Russian Gulch State Park

The Hunt for Iluvitar

Because Jedediah Smith was so popular, we were only able to make camping reservations for two weeknights there. We decided that we would break up our drives by meandering down the northern CA coast and stopping in the Humboldt Redwoods as well. On our way out of the area, we stopped at Enderts Beach because the sun was out and R was interested in looking at tide pools.

Enderts Beach, Crescent City, CA

While we hanging out at the scenic overlook, we struck up a conversation with a man who seemingly knew everything. EVERYTHING. He was telling us about the history of the city, about the birds, about the tides, about the forest.

Now, let me back up a few days: on our first full day in the park, we had gone on a nature walk with Ranger Dan, who tried to discourage us from going to see the Grove of the Titans, because “it’s not that interesting.” I had also asked him if he often had to rescue people who were lost in the forest looking for it. He had admitted that 99% of the people who come through the area have never even heard of the Grove, much less gone looking for it, but there was one guy, “The Professor,” who returned every few summers hunting the hidden trees that lived out of this car. He spent his year teaching at a college in Boston.

Flashback to today: we are talking with this man and he mentions hidden trees. We admit that we managed tp visit the Grove of the Titans. He lights up with delight and all the sudden I realize: this MUST be the professor. “Are you the professor? Are you living out of your car?”

We had not only managed to enter the Grove of the Titans, but we had somehow stumbled upon the Professor as well. What good fortune! In the end, we spent almost an hour chatting with him as he pulled out maps and lists and filled our brains with more information than we could later remember. Two amazing things came out of our discussion: 1) a fantastic place to stop for dinner (the Samoa Cookhouse) and 2) that we absolutely MUST stop in the Prairie Creek Redwoods Forest to see the hidden tree, Iluvitar.

Iluvitar is the world’s third largest redwood tree. It’s 20.5 feet in diameter and 320 feet tall. If you’re looking in the woods for Iluvitar and mucking around in the forest where you shouldn’t be, you are in the wrong place.

Taking snapshots of Iluvitar.

Thanks to the Professor, we had a bit of a road-map straight to the large tree, which, according to the Professor, has the most “sophisticated canopy” of any redwood.

Looking up at the bungled canopy of Iluvitar, Prairie Creek Redwoods State Park.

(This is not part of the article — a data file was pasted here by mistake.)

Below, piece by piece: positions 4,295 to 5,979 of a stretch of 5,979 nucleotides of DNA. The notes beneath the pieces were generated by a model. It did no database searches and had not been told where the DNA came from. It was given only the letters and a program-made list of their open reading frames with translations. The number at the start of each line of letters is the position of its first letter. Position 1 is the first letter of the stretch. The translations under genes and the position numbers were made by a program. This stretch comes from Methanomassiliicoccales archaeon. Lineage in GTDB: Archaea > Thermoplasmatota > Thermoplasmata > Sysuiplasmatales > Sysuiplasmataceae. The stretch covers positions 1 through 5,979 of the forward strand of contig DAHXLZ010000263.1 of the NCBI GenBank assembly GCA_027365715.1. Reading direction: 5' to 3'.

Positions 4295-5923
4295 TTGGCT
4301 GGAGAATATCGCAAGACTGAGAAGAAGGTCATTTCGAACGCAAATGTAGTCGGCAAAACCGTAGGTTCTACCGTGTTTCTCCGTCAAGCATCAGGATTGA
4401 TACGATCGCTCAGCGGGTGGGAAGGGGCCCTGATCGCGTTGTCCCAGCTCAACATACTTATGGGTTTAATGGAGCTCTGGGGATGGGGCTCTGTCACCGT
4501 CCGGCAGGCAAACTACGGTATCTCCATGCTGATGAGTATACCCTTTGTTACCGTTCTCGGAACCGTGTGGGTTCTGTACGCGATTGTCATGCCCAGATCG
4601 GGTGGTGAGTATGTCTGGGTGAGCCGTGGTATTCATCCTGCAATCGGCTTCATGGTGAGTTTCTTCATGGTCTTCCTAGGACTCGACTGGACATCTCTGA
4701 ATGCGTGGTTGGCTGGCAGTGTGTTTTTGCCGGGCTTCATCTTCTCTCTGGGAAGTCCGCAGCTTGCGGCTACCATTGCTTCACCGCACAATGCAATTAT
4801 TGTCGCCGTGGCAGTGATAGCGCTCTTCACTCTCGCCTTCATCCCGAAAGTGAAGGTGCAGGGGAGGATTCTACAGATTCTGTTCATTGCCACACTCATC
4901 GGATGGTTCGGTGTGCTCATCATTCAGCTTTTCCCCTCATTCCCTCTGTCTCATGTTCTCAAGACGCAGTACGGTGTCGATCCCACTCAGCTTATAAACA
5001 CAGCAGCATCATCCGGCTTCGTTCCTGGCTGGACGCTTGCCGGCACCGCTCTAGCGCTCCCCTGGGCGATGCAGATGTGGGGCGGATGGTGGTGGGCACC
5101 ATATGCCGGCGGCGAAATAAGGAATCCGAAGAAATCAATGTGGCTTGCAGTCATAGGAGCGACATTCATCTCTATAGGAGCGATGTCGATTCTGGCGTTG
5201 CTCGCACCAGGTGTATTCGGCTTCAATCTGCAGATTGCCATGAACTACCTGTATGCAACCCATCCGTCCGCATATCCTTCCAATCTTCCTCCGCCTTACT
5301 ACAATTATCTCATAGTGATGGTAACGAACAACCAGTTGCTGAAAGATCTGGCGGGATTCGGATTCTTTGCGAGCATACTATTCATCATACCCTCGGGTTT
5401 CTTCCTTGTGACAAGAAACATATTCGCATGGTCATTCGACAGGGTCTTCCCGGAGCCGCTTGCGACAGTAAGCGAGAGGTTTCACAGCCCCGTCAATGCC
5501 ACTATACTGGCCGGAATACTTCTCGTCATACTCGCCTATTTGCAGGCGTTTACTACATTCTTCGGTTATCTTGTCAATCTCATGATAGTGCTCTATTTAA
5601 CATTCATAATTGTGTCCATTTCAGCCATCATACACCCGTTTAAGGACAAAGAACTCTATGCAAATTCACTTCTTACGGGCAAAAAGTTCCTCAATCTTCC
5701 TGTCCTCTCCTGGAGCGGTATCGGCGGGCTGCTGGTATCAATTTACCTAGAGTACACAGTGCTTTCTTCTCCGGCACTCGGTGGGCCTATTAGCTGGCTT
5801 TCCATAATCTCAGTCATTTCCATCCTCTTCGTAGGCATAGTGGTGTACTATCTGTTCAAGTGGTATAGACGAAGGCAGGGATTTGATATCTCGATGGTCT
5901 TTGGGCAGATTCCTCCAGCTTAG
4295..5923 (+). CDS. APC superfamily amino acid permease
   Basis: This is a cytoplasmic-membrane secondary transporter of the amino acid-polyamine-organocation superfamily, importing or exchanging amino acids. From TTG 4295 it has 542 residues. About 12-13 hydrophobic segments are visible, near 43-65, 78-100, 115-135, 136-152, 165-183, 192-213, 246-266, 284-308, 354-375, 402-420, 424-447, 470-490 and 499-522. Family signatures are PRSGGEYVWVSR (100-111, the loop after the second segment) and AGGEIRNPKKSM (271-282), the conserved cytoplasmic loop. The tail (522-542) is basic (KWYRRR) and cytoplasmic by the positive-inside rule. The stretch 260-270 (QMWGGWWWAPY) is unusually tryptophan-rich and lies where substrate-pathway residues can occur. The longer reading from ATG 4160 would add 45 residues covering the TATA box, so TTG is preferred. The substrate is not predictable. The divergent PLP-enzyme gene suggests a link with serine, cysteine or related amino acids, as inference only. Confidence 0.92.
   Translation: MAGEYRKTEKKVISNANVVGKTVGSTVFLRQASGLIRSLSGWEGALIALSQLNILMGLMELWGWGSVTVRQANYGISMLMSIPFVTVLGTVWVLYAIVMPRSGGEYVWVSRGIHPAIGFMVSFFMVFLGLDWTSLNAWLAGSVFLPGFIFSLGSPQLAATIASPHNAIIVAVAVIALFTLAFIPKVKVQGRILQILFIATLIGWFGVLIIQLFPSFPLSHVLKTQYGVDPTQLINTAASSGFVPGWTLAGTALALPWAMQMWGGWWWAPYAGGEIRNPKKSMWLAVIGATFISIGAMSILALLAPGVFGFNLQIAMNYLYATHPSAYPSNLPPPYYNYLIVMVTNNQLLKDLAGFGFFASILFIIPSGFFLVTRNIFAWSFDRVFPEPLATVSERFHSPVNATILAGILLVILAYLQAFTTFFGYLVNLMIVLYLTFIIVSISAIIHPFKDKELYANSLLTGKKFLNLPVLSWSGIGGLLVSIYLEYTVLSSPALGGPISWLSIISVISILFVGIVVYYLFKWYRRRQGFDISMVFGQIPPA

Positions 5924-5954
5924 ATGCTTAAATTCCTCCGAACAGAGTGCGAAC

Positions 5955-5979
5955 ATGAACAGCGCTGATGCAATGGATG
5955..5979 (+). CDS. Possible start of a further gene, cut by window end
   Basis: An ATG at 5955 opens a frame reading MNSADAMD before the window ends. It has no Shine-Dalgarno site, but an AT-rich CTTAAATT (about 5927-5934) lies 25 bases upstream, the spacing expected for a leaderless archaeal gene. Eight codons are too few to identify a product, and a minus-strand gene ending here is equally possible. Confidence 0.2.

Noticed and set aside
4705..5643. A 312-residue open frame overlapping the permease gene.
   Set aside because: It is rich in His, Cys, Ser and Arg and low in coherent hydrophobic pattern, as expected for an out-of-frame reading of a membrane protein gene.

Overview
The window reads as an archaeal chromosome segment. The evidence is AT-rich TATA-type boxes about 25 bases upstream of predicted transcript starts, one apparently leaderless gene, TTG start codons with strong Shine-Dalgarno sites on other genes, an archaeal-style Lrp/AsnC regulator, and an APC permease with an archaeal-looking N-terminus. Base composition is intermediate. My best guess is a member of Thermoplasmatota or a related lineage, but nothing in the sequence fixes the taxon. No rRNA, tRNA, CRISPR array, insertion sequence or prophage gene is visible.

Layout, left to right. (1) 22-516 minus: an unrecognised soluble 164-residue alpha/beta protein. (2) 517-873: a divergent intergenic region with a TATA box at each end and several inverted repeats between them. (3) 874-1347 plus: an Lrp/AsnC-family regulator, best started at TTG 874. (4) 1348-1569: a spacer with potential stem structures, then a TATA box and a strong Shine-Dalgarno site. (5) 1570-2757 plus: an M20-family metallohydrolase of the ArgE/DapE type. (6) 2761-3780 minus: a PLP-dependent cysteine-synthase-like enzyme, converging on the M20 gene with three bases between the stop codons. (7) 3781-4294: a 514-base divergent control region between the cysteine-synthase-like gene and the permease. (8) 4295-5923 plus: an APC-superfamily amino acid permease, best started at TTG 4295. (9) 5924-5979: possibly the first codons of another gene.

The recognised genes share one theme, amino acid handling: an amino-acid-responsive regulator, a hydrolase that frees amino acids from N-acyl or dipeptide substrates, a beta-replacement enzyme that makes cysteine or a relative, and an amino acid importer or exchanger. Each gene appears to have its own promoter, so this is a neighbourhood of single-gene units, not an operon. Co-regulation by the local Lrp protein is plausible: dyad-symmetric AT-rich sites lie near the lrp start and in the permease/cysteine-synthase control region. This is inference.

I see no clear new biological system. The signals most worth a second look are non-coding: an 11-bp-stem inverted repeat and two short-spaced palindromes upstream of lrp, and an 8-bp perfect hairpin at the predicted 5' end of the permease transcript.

Also thanks to the Professor, we made our dinner stop at the Samoa Cookhouse, where dinner is served family style and there is no choice in your dish. R was thrilled that it was Southern Fried Chicken Night!

Samoa Cookhouse Price Board.

The Samoa Cookhouse is the last surviving cookhouse in the west and is where the lumberman in Northern CA used to eat their three meals a day. You sit at long family tables covered in camp style checkered cloth. It was quite an experience!

Samoa Cookhouse, outside Eureka, CA.

Strangely enough there was some sort of classic car club meeting there that night and the parking lot was even more of a blast from the past!

Classic cars at a classic cookhouse: surreal.

After our long winding adventure down 101 hunting more hidden trees and gorging ourselves on classic American fare, we were exhausted. Thankfully, we had booked a campsite ahead of time at Albee Creek Campground, which is a little bit more off the beaten path. It was a wise choice we would find the next morning. The Humboldt Redwoods, though phenomenal and spectacular in their own right, don’t feel nearly as removed from the world as Jedediah Smith, mostly because hwy 101 runs smack through the middle of them, something we wouldn’t witness until dawn.

Stout Grove

The 2.2 mile long Hiouchi Trail leads into Stout Grove, which, in and of itself, is very unique in the world of redwood groves.

Stout Grove, Jedediah Smith State Park

Stout Grove is special for a number of reasons, but primarily because of it’s general flatness. Most redwood groves are notoriously difficult to traverse and explore: thick foilage and underbrush, combined with fallen trees, often create extremely uneven ground. They tell campfire stories in the park about Jedediah Smith and his fabled difficult crossing through the forest, when it took 10 days to traverse three miles. He wrote in his diaries, “The traveling very bad on account of brush and fallen timber.”

Stout Grove, Jedediah Smith State Park

Stout Grove, however, is located on a bend of the Smith River, the last wild river in CA, and also, on a flood plane. This means that every few decades, a large flood sweeps through and clears out the underbrush and downed trees. This keeps the land flat and prevents too much wild overgrowth in the grove.

Stout Grove, Jedediah Smith State Park

Redwoods are amazing for a number of reasons. First of all, they are incredibly resilient and extremely dense. They grow unbelievably tall. So tall that you cannot see the tops of the trees. The tallest known redwood at 379 feet is a hidden tree named Hyperion (more on him later!). Despite their heights, the roots only go ten to twelve feet under the ground! All of that massive weight helps keep them upright. That being said, these ancient trees do fall and when they do, they continue to help the forest.